Preach the word; be prepared in season and out of season.” (II Timothy 4:2)
So, we’re into the holiday season, and with it the yearly Christmas controversy – almost as intense as the Halloween controversy.
[Some zealous Christ-followers have a strong conviction that October 31 is “the devil’s day,” and that no true believer in Jesus should be doing anything that day, except perhaps praying. Some who are a little less fearful hand out Christian tracts to trick-or-treaters along with the candy, and even some children have given out tracks as they go door-to-door. (Their parents have been accused on social media of allowing their children to “worship Satan.”) Then there are people like me, who believe every day, including October 31, belongs to God, and why would we give Satan dominion over one hour? As some of my more long-time readers know, my friends and I held an evangelistic outreach on October 31 for 15 years, a multimedia presentation called “Satan’s Worst Nightmare,” about the death, burial, resurrection, and ultimate victory of Jesus over Satan. Still, people accused me of serving Satan. (by laughing at him? I’m confused…) I was asked, “Why don’t you do all that, just do it on a different day?” Answer: If we’re preparing an outdoor attraction for a cold Michigan evening, we’re going to do it when there are a large number of people out and about, looking for good things to take home with them. It’s called “strategy.”]
I absolutely respect the rights of others to live by their own convictions. But I am ultimately accountable to God, and I need to live by the convictions He has given me. And my conviction is, “Preach the word; be prepared in season and out of season.” (II Timothy 4:2)
So now we’re entering the joyful season where we celebrate Christ’s birth! And again some people are on the attack, regarding the “pagan” ways that Christmas is celebrated, how Santa, Rudolph, and other traditions have taken the place of Jesus. So, we’re being told that a true Christian should refuse to participate in any kind of Christmas celebration.
I’m not sure the apostle Paul would agree.
In his journeys through the ancient world Paul preached the gospel to anyone who would listen. He was the first to purposefully preach the Messiah to Gentiles, and he came under severe attack from the Jews for doing so. Peter later came on board, but only after God gave him a vivid dream and an encounter with a devout Gentile believer.
The point is, when Jesus gave the Great Commission, He said to go into all the world and preach the gospel to every person. (Mark 16:15) I’m guessing this includes Westerners who celebrate Christmas in ways we would not connect to Jesus.
In Acts 17 we read about an experience Paul had in Athens as he was waiting to meet up with Silas and Timothy:
While Paul was waiting for them in Athens, he was greatly distressed to see that the city was full of idols. (Acts 17: 16)
But instead of being “offended” and leaving town, Paul stayed in Athens, reasoning with the Jews, God-fearing Greeks, and some Greek philosophers, who took him to a meeting of the Areopagus to give his message.
[T]hey said to him, “May we know what this new teaching is that you are presenting? You are bringing some strange ideas to our ears, and we want to know what they mean.” (All the Athenians and the foreigners who lived there spent their time doing nothing but talking about and listening to the latest ideas.)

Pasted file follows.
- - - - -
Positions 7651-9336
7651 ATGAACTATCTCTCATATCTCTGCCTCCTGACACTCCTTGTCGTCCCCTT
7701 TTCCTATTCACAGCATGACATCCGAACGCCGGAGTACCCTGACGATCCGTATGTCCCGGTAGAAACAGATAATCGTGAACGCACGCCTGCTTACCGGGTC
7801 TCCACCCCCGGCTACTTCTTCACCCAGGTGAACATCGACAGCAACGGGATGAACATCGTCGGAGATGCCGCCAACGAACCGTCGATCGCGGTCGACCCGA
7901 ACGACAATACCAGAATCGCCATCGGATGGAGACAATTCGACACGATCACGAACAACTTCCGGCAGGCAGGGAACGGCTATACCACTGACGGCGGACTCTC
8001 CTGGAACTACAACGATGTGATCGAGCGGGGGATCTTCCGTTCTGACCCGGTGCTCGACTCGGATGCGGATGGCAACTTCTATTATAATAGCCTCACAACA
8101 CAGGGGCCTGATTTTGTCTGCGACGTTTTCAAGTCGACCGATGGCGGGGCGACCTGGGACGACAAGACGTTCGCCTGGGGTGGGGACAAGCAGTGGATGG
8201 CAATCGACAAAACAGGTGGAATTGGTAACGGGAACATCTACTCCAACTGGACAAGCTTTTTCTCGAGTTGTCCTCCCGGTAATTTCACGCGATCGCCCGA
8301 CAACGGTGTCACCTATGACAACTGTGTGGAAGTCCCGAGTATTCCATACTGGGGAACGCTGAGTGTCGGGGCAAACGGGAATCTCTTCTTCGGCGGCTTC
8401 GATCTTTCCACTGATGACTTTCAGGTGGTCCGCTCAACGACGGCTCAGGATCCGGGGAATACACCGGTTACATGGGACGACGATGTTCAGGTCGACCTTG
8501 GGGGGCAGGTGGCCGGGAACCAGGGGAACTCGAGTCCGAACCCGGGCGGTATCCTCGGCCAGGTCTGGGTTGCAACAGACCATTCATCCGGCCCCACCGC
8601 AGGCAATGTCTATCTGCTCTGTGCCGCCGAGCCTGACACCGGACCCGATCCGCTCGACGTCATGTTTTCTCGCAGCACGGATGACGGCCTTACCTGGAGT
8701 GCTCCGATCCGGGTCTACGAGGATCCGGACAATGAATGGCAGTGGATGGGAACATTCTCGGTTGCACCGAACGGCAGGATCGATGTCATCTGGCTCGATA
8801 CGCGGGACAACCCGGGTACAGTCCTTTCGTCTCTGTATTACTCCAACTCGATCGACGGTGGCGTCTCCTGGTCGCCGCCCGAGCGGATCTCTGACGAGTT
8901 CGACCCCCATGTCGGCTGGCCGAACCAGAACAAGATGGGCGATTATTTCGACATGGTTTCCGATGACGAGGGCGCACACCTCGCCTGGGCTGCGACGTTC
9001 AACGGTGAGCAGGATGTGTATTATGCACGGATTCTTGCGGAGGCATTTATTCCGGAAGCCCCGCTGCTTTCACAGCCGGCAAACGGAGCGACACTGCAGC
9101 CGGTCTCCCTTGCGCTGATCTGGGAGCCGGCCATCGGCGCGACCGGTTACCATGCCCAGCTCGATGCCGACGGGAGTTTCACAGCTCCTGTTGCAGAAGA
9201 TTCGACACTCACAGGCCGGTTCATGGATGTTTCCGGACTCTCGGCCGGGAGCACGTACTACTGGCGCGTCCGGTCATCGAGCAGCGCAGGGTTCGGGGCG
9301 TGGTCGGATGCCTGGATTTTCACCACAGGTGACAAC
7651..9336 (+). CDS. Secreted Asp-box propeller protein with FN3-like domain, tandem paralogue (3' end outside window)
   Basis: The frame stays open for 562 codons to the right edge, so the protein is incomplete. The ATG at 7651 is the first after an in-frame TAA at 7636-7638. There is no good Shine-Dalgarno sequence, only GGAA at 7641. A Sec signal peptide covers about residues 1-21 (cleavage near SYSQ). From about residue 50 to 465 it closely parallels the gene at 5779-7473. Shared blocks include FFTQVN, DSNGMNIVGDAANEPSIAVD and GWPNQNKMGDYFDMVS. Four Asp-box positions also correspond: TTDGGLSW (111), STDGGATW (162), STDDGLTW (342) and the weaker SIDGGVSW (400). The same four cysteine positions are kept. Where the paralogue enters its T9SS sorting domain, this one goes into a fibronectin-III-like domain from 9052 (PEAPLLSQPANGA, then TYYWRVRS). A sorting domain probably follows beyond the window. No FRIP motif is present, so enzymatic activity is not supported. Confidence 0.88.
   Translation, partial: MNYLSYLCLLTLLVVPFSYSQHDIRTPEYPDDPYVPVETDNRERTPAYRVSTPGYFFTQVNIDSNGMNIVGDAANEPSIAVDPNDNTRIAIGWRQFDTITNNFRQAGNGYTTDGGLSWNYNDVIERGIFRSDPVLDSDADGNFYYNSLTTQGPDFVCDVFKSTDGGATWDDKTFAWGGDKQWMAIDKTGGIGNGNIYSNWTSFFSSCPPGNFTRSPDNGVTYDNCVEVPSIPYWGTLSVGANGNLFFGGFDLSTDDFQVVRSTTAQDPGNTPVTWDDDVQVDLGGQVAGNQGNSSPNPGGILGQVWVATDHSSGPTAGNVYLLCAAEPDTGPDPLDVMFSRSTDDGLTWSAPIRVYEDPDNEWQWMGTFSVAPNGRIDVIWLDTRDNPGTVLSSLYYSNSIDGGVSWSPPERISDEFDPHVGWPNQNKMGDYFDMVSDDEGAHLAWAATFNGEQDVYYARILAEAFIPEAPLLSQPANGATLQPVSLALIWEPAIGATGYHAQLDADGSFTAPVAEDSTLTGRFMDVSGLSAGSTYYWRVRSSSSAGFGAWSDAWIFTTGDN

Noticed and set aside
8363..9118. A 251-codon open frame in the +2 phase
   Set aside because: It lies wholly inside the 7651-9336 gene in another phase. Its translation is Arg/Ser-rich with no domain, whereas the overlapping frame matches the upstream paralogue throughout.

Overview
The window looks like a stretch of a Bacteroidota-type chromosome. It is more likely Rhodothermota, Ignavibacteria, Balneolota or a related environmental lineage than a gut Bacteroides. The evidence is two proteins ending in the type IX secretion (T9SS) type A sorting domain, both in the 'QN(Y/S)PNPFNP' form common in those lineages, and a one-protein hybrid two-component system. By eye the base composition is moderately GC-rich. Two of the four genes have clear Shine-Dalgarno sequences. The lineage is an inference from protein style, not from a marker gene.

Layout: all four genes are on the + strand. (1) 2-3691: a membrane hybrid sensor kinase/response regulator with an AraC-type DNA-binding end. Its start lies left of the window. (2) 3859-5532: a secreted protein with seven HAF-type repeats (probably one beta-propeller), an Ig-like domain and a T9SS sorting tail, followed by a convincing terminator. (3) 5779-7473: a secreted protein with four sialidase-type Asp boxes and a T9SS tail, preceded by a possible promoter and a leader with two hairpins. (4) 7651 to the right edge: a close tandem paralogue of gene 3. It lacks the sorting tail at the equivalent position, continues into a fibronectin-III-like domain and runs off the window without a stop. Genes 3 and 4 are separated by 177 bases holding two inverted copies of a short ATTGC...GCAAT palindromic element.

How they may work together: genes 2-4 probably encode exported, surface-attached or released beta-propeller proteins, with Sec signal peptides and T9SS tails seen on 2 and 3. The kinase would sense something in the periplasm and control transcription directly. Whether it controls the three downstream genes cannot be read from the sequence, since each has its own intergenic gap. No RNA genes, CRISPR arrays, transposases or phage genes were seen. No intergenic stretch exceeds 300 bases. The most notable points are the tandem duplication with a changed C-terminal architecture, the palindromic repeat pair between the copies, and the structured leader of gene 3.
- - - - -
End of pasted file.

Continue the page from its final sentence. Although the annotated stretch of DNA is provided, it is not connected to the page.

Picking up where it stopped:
Paul then stood up in the meeting of the Areopagus and said, “Men of Athens! I see that in every way you are very religious. For as I walked around and looked carefully at your objects of worship, I even found an altar with this inscription: TO AN UNKNOWN GOD. Now what you worship as something unknown I am going to proclaim to you.” (Acts 17: 19b- 23)
And Paul goes on to explain the gospel to the very interested crowd.
When they heard about the resurrection of the dead, some of them sneered, but others said, “We want to hear you again on this subject.” At that, Paul left the Council. A few men became followers of Paul and believed. (Acts 17: 32-34a)
Do you see what happened? Paul met these people where they were. He didn’t rail against their idols, but rather commended them on their interest in spiritual things. And he used their altar to an unknown god as a springboard to introduce them to the God they had not known up to that point. And some of these people were saved.
This story comes back to me every time I hear someone railing against the “pagan” traditions of this fallen world that the Church has let creep into our celebrations, with the implication that true believers should therefore retreat from all things Christmas.
Reflecting on Acts 17, I think, What?! Waste a golden opportunity to share the gospel???
What other time of year do we hear songs about Jesus being played in the streets, in the stores, on the radio, even Christmas specials on TV? Like the Greek philosophers in Athens, minds and hearts are wide open! As people are hearing “Hark, the Herald Angels Sing” for the hundredth time, we can ask, “Do you know what this song is about?” If the answer is “Now that you mention it, no, I don’t,” we have a perfect opening to share what “God and sinners reconciled!” means. Even if that person doesn’t receive Jesus on the spot, from then on every time they hear that song the Lord will remind them that Jesus is His way of reconciling with a lost, sinful world. Why would I refuse to participate in this annual open mission field?
Prayer: Lord, forgive us for wanting to put limits on when we can share the gospel or who can receive it. Pour Your creativity into us, and open our eyes to opportunities to share Your good news, especially in this unusual Christmas season, where many souls are hungrier than ever. In Jesus’ name, amen.